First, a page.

The ICSOP court pointed out that the claim for indemnity against the grading subcontractor was “plainly” based on the homeowners’ claim for subsidence damage. And “the fact that the arbitrator measured the damages by diminution in value, rather than by the cost of repair, changes nothing.” The ICSOP court pointed out that in construction defect actions, the homeowner is limited to the cost of repair or the diminution in value, whichever is less, and the arbitrator had merely used diminution in value because the homeowners’ cost of repair was higher. (Citing Civ. Code, §§ 895, 943.)
The ICSOP court also rejected American Safety’s reliance on New Hampshire Ins. Co. v. Vieira (9th Cir. 1991) 930 F.2d 696, for the proposition that “diminution in value is not ‘physical damage’ to ‘tangible property’” – saying “that is not the issue here, where there was physical damage to the property, and diminution in value was necessarily used as the measure of damages.” (Citing Pruyn v. Agricultural Ins. Co. (1995) 36 Cal.App.4th 500.)
Nor did the fact that the arbitration award had included attorneys’ fees change the result: “The statute on its face does not require every element of the damages in that judgment to be property damage; it requires the judgment to be ‘in an action based upon . . . property damage.’ Here, all the components of the Moghadam arbitration award – the ‘diminution in value,’ the attorney fees, the costs, the interest – were the result of property damage that was ‘due to differential settling resulting from improper soil compaction.’”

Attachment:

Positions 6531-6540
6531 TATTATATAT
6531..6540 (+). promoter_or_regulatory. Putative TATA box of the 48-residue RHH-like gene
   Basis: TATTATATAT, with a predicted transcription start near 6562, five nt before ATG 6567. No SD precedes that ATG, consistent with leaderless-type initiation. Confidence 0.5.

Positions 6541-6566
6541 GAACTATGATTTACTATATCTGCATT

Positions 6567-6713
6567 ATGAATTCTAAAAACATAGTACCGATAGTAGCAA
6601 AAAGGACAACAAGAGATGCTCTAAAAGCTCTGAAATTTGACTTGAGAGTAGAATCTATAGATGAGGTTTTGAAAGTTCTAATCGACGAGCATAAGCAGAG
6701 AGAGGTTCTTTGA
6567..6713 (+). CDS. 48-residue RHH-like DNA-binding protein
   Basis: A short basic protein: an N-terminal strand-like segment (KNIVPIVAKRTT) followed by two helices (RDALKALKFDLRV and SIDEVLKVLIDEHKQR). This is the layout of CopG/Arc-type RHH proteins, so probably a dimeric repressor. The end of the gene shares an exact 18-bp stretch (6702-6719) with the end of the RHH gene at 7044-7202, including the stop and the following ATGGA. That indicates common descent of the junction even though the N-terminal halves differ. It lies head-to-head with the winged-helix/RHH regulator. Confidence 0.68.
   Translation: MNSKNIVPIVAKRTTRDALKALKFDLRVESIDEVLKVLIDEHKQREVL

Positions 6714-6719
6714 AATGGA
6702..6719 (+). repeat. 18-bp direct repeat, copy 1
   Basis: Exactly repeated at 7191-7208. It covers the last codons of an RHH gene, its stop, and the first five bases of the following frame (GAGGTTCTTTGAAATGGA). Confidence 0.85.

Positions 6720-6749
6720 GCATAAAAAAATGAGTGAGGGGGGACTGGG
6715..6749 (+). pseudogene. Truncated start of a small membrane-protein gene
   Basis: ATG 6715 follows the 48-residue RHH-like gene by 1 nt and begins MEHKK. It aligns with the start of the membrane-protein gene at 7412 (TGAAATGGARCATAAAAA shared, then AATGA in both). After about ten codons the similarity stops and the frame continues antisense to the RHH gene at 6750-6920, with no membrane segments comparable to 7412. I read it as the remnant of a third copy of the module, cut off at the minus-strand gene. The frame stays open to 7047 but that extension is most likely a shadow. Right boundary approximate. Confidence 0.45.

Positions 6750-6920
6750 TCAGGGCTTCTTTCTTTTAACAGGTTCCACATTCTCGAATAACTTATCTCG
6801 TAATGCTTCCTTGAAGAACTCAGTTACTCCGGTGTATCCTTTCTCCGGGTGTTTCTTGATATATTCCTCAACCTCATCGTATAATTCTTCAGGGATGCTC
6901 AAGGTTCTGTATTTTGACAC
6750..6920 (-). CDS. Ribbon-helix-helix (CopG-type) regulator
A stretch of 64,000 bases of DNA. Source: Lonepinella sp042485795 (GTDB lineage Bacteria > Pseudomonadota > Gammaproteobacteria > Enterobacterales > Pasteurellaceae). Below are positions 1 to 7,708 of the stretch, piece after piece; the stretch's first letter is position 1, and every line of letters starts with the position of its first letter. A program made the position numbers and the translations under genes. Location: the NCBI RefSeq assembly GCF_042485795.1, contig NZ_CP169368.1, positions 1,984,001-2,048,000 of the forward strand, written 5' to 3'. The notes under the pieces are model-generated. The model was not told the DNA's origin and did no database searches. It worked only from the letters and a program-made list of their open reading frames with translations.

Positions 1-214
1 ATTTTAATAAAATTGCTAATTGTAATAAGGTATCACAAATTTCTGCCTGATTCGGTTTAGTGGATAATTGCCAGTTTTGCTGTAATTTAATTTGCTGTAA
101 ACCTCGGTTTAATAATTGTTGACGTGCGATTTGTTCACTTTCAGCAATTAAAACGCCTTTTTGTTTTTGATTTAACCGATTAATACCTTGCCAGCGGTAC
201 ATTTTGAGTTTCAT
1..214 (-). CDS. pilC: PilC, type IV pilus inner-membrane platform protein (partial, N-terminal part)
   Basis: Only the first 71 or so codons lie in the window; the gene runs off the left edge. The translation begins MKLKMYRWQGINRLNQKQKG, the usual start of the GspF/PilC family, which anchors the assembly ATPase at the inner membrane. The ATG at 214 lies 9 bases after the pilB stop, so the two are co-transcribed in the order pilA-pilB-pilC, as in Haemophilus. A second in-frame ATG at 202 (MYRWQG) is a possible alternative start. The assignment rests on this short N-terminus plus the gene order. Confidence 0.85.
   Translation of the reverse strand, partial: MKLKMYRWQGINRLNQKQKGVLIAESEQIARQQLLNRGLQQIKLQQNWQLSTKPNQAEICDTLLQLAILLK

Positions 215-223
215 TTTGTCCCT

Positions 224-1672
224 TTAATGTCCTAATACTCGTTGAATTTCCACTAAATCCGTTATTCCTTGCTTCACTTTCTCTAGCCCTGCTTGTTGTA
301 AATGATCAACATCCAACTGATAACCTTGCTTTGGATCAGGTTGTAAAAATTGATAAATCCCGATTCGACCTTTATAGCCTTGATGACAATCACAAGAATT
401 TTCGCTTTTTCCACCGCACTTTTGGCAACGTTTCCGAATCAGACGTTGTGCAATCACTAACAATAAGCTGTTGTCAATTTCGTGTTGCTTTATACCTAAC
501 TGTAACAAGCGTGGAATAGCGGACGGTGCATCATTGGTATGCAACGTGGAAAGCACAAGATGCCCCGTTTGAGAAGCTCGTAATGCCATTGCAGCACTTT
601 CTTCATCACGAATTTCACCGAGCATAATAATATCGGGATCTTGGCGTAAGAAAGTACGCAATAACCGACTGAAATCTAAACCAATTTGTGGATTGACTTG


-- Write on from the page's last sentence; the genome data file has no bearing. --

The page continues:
The ICSOP court then proceeded to dismiss American Safety’s argument that a deemer clause in its policy put all continuous damage in the prior policy period, because the arbitration award cited damage manifesting during the policy period, and there was no evidence it had commenced any sooner. The ICSOP court also rejected American Safety’s argument that the grading contractor’s SIR had not been satisfied, because the policy specified payment of the SIR “at our request,” but there was no evidence that American Safety had ever requested payment of the SIR.
The ICSOP court then rejected a number of American Safety’s other arguments based on its failure to raise them in the trial court. This included an argument that a “wrap-up” exclusion barred coverage, which was rejected for failure to raise it in the trial court. For the same reason, the ICSOP court declined to reduce the award against American Safety, which was for $1.5 million and exceeded American Safety’s $1 million per occurrence limit because the issue of number of occurrences had not been raised in the trial court. And the ICSOP court also declined to eliminate the award’s component of $356,340 for attorney’s fees plus interest on theories that they were neither “property damage” nor “supplementary payments,” saying that those defenses “suffer from the same defect as defendant’s claims about the wrap-up exclusion and policy limits: They were not made during the summary judgment proceedings. Defendant raised these assertions only after the trial court’s summary judgment ruling.”